Like any maker, designer, tinkerer or DIY-er, David Cervantes, owner of St. Louis, Missouri-based Cervantes Design, is used to being in near-constant action. A few weeks ago, while scrolling through DIY threads on Reddit, the designer was struck with a call to action. Aware of the shortage of personal protective equipment for healthcare workers and first responders, he realized that he and his colleagues were better positioned than most to step in and fill the void.
“The maker in me – all makers and tinkerers have it – feels that if I have the capacity and capability to do something, I am driven to do it,” said Cervantes. “Being idle goes against makers. A lot of us out there are going bonkers in our wood shops. Artists are out there in their garages painting up a storm. If we can help, we want to.”
Inspired to help in the fight against COVID-19, Cervantes went to his 3-D printer and made a plastic face shield that could serve as a first line of defense for healthcare workers. It was barely off the presses when he put out a call to his fellow St. Louis makers to see if anyone wanted to help.
The response was overwhelming.
“I just printed it out on a whim and put some feelers out,” said Cervantes. “Within 48 hours, the momentum swelled up insanely. We’re all rallying around this cause.”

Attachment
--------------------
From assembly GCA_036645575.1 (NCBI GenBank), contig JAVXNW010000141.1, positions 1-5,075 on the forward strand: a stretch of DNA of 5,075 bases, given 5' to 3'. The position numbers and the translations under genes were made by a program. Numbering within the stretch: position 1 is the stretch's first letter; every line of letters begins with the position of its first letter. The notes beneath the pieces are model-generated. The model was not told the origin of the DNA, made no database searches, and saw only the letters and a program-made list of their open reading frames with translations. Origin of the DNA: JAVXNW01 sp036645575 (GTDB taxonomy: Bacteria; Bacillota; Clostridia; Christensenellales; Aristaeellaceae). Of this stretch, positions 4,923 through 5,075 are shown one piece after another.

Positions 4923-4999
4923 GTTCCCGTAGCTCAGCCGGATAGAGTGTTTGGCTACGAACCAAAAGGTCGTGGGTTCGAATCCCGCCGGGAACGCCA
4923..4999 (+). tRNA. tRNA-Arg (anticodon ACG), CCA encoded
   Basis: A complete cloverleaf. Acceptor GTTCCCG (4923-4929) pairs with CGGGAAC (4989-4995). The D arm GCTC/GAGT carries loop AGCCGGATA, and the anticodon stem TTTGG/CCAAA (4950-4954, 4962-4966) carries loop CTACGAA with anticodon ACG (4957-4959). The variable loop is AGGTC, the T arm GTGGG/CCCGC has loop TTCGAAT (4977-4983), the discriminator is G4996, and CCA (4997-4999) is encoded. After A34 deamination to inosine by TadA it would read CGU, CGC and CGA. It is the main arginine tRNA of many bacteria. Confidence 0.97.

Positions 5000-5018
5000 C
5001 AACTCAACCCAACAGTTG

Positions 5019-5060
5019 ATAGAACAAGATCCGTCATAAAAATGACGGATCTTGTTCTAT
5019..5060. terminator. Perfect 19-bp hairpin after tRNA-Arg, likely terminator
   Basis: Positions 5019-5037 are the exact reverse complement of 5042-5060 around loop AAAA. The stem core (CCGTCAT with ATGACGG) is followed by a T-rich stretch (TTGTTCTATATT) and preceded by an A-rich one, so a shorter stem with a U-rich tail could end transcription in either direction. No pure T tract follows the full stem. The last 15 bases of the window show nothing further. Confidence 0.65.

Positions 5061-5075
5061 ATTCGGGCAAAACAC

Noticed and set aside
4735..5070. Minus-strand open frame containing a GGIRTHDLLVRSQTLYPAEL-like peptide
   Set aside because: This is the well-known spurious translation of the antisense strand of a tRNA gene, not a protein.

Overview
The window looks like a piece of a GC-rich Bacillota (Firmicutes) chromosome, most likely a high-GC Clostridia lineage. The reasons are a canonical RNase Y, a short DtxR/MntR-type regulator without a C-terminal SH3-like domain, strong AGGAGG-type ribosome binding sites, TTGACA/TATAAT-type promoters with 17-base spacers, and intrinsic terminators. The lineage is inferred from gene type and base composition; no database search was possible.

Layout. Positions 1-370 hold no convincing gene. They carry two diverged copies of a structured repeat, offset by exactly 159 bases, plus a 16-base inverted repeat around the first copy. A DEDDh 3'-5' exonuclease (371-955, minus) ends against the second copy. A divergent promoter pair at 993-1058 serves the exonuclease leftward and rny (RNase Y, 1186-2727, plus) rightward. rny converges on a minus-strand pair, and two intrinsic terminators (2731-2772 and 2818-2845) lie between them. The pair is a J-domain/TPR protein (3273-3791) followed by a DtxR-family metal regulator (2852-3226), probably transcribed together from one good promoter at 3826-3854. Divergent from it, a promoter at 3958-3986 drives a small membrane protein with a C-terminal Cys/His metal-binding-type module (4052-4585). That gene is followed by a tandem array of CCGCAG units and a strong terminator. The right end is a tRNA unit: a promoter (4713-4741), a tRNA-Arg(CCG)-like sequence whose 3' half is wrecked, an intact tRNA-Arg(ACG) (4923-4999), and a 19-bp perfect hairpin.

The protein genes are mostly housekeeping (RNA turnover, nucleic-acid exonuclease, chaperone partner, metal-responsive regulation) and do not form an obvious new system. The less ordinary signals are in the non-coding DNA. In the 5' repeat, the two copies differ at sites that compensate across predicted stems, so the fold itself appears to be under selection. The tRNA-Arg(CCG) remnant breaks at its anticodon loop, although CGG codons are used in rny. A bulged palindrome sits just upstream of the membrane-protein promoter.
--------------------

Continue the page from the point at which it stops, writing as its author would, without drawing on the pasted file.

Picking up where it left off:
Cervantes Design isn’t the only Missouri company working to address the PPE shortage. Halcyon Shades, a St. Louis-based window shade manufacturer, has turned its manufacturing plant from making shades to making protective face shields.
“I brought my staff together and said, ‘We have a talented workforce and a 30,000-square-foot facility. What can we do?'” said Chris Lozano, President of Halcyon Shades. “My IT guy said, ‘We could make face shields.'”
That was March 19. The company had a design two days later and began sales two days after that.
“We’ve already sold 3,000 to the city of St. Louis and the Catholic archdioceses, and we’re fielding lots of inquiries,” said Lozano.
The face shields Cervantes and Halcyon Shades are producing are not meant to replace the N95 respirators that are so critical in protecting healthcare workers and first responders against COVID-19. Instead, they serve as a barrier that protects the mask in order to prevent them from becoming contaminated. Made from polyethylene terephthalate glycol, the shields can be wiped down with bleach or isopropyl alcohol to sanitize and reuse them. This helps extend the lifespan of the N95 masks.